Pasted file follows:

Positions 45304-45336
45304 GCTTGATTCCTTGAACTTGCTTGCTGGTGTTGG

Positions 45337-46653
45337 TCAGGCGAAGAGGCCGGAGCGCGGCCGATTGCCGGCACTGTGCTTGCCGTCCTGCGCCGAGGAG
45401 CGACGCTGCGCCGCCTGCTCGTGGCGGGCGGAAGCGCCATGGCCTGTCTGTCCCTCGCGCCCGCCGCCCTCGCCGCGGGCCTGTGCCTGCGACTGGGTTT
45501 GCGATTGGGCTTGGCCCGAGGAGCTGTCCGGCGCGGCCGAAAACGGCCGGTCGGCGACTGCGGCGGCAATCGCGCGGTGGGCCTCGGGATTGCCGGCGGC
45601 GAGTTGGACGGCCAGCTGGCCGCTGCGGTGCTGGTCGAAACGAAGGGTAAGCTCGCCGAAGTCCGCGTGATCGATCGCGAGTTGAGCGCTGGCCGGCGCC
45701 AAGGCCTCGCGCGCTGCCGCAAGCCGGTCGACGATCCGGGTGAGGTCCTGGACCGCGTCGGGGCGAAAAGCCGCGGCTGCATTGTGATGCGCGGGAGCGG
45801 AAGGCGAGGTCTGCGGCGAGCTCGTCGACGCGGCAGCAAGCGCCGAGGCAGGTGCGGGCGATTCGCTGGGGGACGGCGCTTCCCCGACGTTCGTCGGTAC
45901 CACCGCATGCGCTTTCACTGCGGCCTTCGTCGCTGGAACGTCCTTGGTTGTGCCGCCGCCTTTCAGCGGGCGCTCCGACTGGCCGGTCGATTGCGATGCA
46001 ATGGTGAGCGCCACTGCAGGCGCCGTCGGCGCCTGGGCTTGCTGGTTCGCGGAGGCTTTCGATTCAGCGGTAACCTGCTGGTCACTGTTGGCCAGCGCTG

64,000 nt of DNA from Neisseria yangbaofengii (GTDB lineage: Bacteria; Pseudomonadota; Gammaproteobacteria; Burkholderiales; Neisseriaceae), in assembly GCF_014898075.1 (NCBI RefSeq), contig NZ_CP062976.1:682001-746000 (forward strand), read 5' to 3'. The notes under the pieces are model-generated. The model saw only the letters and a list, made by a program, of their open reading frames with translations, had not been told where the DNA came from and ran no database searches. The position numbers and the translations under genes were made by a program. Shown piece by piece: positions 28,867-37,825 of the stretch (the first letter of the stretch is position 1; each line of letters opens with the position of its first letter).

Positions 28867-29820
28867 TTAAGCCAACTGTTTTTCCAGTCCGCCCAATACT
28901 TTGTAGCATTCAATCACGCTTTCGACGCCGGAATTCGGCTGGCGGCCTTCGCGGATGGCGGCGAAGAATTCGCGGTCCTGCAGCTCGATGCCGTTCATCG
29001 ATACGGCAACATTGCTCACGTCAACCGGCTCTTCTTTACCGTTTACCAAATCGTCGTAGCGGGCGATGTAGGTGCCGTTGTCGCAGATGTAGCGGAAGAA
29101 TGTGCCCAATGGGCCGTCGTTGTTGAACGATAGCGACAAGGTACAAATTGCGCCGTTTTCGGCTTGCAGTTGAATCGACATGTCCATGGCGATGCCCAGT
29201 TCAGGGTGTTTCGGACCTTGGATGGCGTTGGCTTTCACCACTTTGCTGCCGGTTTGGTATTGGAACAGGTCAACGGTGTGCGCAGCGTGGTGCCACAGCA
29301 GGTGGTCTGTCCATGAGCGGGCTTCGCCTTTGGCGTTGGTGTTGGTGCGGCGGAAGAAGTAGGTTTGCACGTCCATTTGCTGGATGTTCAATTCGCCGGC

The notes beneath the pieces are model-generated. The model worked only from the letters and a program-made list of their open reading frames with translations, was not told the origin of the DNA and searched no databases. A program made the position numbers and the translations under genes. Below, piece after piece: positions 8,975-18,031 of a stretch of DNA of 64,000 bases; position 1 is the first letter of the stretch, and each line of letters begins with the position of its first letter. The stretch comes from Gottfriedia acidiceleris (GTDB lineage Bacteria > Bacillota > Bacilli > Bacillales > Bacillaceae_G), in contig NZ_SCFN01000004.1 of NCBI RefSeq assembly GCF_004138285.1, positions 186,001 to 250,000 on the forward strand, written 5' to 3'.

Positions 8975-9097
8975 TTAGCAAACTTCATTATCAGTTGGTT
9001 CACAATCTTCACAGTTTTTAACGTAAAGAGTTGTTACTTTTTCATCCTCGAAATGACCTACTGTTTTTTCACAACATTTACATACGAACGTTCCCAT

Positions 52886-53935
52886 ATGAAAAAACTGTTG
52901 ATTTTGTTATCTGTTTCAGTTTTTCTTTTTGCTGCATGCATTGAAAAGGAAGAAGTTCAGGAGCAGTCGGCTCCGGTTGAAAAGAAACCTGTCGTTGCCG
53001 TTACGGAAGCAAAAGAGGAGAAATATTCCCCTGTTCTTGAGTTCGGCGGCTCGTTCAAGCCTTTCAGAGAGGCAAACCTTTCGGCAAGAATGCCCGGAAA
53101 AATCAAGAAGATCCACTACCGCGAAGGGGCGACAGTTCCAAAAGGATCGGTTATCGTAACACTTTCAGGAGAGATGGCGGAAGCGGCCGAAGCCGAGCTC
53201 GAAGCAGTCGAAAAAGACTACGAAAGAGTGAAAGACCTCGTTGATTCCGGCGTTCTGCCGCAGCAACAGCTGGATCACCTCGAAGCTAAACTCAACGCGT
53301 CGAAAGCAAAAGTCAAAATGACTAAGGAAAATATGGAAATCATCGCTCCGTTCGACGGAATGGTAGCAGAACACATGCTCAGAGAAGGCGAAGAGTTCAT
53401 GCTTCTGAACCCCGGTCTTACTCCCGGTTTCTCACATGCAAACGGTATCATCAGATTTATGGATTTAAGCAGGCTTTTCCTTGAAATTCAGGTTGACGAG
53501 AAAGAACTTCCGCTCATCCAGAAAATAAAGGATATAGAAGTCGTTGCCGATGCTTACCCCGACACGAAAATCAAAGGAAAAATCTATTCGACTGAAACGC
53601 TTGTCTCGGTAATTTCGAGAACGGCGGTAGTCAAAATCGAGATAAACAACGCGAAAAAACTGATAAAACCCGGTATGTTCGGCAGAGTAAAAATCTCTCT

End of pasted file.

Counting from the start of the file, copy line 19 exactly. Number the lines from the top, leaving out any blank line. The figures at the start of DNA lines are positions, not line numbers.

29301 GGTGGTCTGTCCATGAGCGGGCTTCGCCTTTGGCGTTGGTGTTGGTGCGGCGGAAGAAGTAGGTTTGCACGTCCATTTGCTGGATGTTCAATTCGCCGGC